On the day I drove Palmer to the parole office, we found an auspicious parking space: directly in front of the entrance. The anteroom looked like a dingy rental-car office. Palmer slipped on his reading glasses and signed some paperwork. His agent — his third in a year and not the one who jailed him — was friendly and polite. He wouldn’t let me observe the meeting, but he seemed unconcerned to find Palmer talking to a reporter.

In under 15 minutes, Palmer returned. He was grinning. “He agreed to lower my custody level,” Palmer said. “Less supervision, less reporting. That’s a long ways from where I’ve been.”

Members of the Returned Citizens Theatre Troupe at Marin Shakespeare Company in San Rafael, Calif. (Photos by Peter Merts)

Palmer was 27 years into his sentence when he joined Shakespeare for Social Justice at Solano State Prison. By then, he had received his associate’s degree in business management and participated in programs for entrepreneurship, leadership and therapeutic gardening. He’d converted to Islam.

Shakespeare’s savvy brilliance appealed to him. “He was able to talk about politics, spirituality, social injustices, family dynamics without being so offensive that they’d come after him and take his head,” Palmer says. “I wanted to use my art to showcase injustice without saying, ‘Woe is me, I’m a victim.’ ”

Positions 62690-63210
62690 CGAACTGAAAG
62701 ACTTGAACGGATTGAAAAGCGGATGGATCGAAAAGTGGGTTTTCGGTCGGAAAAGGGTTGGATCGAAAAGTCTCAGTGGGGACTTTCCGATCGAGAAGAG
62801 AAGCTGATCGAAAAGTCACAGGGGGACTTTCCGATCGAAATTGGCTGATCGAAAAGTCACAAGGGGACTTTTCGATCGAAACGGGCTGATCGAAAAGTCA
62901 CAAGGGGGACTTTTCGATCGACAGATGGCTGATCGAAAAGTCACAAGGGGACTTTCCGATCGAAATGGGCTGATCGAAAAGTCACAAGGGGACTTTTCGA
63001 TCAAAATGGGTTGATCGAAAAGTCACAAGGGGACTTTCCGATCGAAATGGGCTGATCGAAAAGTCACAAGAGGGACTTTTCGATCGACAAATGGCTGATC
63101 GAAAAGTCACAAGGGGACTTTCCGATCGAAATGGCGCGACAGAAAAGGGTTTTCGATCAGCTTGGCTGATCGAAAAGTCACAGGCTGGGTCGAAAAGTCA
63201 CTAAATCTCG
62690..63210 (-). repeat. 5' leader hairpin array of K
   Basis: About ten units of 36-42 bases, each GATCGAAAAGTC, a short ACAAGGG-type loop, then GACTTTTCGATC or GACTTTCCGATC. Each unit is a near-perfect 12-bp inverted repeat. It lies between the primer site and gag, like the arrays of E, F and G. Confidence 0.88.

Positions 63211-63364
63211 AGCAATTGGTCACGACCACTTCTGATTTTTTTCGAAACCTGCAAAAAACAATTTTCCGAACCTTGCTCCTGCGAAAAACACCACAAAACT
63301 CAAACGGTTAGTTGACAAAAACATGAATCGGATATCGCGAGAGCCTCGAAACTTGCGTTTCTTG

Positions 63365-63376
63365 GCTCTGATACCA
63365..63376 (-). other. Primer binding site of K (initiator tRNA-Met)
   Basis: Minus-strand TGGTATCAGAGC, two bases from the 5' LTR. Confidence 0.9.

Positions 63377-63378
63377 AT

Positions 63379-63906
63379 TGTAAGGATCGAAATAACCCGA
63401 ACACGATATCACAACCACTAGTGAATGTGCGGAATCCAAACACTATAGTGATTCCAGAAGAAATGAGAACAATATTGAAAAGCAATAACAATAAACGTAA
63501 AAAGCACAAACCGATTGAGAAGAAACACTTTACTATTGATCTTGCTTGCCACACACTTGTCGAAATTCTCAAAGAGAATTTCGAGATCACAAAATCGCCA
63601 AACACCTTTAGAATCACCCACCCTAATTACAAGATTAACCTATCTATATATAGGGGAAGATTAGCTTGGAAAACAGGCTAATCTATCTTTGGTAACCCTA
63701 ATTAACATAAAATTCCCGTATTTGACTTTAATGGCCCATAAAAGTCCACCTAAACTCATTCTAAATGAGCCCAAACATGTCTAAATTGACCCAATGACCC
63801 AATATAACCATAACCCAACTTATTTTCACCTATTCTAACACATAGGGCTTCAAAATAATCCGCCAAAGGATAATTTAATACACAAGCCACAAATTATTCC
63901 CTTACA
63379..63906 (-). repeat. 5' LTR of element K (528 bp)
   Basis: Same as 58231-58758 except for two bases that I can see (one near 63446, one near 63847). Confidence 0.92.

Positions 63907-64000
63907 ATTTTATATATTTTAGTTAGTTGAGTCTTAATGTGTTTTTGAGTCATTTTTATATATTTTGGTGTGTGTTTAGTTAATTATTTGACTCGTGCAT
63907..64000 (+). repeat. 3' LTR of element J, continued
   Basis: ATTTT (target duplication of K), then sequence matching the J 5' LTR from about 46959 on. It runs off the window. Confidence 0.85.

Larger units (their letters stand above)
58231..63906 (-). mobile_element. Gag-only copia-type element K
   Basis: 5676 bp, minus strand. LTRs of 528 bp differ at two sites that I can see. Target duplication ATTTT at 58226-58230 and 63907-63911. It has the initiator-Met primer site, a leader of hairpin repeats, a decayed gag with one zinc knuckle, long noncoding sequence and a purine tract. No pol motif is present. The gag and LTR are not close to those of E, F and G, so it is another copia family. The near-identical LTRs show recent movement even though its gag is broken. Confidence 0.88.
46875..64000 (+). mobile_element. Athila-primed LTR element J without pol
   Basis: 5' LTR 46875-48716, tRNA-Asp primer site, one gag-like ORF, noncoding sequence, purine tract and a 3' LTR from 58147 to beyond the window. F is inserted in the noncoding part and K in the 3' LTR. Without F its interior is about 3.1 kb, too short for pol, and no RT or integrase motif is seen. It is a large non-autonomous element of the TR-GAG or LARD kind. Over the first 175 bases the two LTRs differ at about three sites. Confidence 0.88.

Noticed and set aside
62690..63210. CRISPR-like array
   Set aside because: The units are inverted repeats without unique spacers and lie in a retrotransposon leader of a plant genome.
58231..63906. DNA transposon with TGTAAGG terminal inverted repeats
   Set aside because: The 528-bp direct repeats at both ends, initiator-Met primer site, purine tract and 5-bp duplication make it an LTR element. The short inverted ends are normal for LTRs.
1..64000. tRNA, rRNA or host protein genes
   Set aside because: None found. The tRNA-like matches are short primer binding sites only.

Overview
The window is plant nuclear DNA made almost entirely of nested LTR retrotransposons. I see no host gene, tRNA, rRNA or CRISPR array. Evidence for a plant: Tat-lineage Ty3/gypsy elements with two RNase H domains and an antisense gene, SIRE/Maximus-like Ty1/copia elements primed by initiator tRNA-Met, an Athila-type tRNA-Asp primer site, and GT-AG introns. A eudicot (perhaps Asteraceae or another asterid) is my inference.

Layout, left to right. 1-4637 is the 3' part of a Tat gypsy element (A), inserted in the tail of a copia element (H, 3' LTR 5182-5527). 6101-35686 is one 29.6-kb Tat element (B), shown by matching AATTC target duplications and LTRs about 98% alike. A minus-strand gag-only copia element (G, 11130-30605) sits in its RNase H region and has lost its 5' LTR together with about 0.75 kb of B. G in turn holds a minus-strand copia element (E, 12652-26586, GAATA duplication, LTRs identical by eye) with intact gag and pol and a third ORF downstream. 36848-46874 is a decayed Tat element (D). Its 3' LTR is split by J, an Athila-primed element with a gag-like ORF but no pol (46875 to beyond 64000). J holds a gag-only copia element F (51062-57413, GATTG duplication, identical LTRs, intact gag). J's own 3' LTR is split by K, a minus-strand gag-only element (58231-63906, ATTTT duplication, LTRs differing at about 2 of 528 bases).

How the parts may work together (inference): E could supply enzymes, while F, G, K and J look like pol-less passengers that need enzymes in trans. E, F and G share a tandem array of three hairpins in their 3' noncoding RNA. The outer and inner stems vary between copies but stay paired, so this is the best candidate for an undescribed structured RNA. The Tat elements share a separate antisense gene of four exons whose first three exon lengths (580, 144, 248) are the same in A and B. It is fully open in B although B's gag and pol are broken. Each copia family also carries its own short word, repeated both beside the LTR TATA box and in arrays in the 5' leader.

To understand Palmer’s experience, I went to San Quentin State Prison to watch a group of inmate-actors rehearse “Othello.” Perched on a cliff above San Francisco Bay, San Quentin is a seaside fortress with an oddly Disney-esque visitor entrance: all turrets and faux medieval gates. Shakespeare for Social Justice runs in 14 California prisons and a juvenile hall, but it started here. The prison has been something of a reformers’ sandbox. “If you have to be incarcerated in California, you want to be at San Quentin,” Currier says. “It has more programs than any other prison, more visitors coming in.” This included a prisoner-run newspaper and a film program. It was the only prison Currier knew of with a tennis court.

Upon our arrival, Currier stopped to chat with a prisoner named Juan Carlos. He’d been in the Shakespeare program for eight years and had just gone before the parole board.

“Split decision,” Juan Carlos reported. “As far as I’m concerned, it’s a grant.” He laughed. So did Currier.

“Thank you for your letter and your support,” he said to her.

Shakespeare participants often ask Currier to write letters to the parole board on their behalf. Her full-time team of seven can manage one letter per Shakespeare member each year. But she isn’t sure how much they help. According to one incarcerated performer, a parole commissioner asked, “If you’re learning how to act, are you acting right now about being contrite for your crime?”